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Author Topic: Fixables vs. Un-Fixables  (Read 3366 times)
35divmp
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« on: July 25, 2010, 08:19:05 AM »

All:

In this hobby we at times have came to verbal blows in what each of us considered "authentic" or "farby." Some times it was based on things beyond one's control. I call these things the "un-fixables" and "fixables" of WWII reenacting.

Here they are:

UN-FIXABLES

1. Height (or lack there of) - In some ways many of us are unauthentic due to our height. We are far taller than the majority of the WWII soldiers we seek to recreate. Just look at all the 34S Ike jackets that pop up at militaria shows. Very few of us can fit into original uniforms based on our height. But with reproductions this has become almost a moot point so almost anyone can be outfitted regardless of height.

2. Weight (for some) - This has always been a bone of contention in the hobby. Most people who are overweight and look like baby sperm whales in uniform can and should lose the weight (if for no other reason than it's more healthy and you'll live longer). But there are some people who due to health reasons CANNOT lose the pounds.

Should we give these people a "free pass?" The answer is yes, for this is a hobby (and not the real military) and we should encourage as many people as possible to participate. If a 300-lbs person wants to do 17th ABN and is willing to put out the effort to be 100% correct in everything but weight, then it should be allowed. However, that person should be made to know in the strongest terms of the health risks involved in doing this hobby (that's why those waivers we sign at events are there).

3. Race - This has been one of the biggest problems we face in this hobby - a lack of minority groups. The argument is that we should be as accurate as possible up and including placing some minorities in only the units/roles originally assigned or deny them memberships in units that never had minorities of any kind.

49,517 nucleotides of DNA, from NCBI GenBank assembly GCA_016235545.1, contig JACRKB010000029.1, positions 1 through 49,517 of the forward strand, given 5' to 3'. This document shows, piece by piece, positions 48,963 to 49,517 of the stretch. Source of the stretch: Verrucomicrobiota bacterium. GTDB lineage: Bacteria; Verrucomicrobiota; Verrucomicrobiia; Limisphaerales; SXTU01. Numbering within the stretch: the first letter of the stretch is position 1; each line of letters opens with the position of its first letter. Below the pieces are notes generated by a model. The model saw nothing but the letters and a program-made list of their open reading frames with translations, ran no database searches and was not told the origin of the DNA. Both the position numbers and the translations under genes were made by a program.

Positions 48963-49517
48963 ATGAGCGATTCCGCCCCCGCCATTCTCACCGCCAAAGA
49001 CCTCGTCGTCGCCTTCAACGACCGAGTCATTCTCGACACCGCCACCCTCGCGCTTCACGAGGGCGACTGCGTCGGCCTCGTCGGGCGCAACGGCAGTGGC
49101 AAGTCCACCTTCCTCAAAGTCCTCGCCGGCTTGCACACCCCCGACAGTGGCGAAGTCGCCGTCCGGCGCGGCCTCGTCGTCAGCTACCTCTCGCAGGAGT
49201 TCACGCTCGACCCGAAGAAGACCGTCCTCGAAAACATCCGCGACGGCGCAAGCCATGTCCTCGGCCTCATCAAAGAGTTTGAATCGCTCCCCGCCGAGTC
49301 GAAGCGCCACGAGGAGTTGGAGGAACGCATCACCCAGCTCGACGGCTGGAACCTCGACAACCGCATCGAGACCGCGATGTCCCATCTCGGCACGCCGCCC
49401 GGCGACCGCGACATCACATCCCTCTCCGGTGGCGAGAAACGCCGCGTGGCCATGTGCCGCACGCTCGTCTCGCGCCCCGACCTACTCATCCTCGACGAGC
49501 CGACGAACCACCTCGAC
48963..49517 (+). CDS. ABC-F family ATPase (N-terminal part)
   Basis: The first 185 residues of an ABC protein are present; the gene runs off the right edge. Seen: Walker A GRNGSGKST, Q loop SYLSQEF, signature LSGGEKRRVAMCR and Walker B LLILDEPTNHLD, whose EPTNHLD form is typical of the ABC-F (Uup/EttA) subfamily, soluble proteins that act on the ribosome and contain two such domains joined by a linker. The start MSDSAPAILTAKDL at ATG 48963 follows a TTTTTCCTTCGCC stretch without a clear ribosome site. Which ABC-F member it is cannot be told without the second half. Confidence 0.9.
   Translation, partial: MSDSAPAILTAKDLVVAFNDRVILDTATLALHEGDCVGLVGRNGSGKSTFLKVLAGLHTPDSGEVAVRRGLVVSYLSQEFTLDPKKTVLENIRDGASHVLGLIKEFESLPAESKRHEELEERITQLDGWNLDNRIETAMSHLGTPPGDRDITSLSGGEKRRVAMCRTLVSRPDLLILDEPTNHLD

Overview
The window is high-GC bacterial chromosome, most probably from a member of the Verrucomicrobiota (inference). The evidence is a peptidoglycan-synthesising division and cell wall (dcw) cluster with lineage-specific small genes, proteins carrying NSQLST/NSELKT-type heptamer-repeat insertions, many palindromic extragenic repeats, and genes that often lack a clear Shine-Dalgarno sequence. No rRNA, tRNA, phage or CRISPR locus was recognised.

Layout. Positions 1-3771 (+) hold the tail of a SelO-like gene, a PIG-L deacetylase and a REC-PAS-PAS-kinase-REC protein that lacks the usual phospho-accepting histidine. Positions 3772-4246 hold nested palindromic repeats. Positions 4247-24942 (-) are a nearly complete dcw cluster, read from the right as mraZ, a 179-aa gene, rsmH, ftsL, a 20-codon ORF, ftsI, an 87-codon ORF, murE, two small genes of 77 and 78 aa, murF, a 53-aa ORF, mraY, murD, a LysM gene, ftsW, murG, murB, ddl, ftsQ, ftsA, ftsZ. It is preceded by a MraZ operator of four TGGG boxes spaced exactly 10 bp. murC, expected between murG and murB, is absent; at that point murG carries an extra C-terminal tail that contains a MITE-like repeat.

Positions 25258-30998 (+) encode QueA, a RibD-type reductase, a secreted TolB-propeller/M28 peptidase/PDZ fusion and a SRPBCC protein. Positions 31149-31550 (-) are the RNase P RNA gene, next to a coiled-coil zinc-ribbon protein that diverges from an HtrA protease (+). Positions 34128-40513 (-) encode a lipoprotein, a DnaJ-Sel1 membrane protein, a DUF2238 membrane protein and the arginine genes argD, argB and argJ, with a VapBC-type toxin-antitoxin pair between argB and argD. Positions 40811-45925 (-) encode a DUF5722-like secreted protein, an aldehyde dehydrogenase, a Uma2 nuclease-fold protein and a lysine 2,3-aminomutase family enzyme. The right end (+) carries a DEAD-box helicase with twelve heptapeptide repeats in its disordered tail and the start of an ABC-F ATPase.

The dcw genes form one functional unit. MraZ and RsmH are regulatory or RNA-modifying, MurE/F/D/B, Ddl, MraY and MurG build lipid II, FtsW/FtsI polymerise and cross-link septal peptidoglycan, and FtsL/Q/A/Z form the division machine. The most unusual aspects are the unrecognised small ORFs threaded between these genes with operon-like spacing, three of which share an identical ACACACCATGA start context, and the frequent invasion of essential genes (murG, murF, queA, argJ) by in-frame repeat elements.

Example: Recon Joe is an Africian-American male who wants to reenact WWII and has no interest being a truck driver. He wants to wear the US 1st Division patch or do 10th SS instead. Do we let him?

The answer has to be yes. This is 2010 and not 1940. We are obligated by law on this one and all of us who are either current or ex- military above the rank of E-4 has to have the box on their NCO-ER marked "yes" on the EE/EO question. It is the right thing to do.

And if nothing else, a single Africian-American (or other minority) in a W-SS uniform would help dispell some of the racist overtomes that have popped up over the years in this hobby.

4. Age - This is becoming a bigger issue as we older reenactors continue to age. Is it authentic for a 50-year old person to be running around the woods as a WWII paratrooper?

We can't stop us from aging (some of us are coping better than others). But the sad fact is the older folks usually have the "cooler" or "big" stuff like full-autos or vehicles that his hobby needs to make it authentic (and enjoyable). So what to do?

5. Medical Problems - There are some in this hobby who have actual medical conditions that require them to make certain decisions to participate. They can can range from neck injuries to loss of a limb to allergies. From diabeties to skin conditions to cancer.

We should do our level best to accomidate these people because it's the right thing to do as long as they strive to be as close as possible to being 100% authentic. We should NOT turn our noses up at a person at an event who pulls out their modern-day insulin pump.

6. Gender - Like race, this is the 500-lbs monster in the corner that few want to discuss without the discussion turning into a heated argument or the pros or cons of letting females reenact as men.

Regardless how one feels about females doing a male impression, every WWII organization has a paragraph about allowing females to do a male impression (along with a paragraph that allows anyone regardless of race, height, weight, etc. to belong to and participate in the group's activities).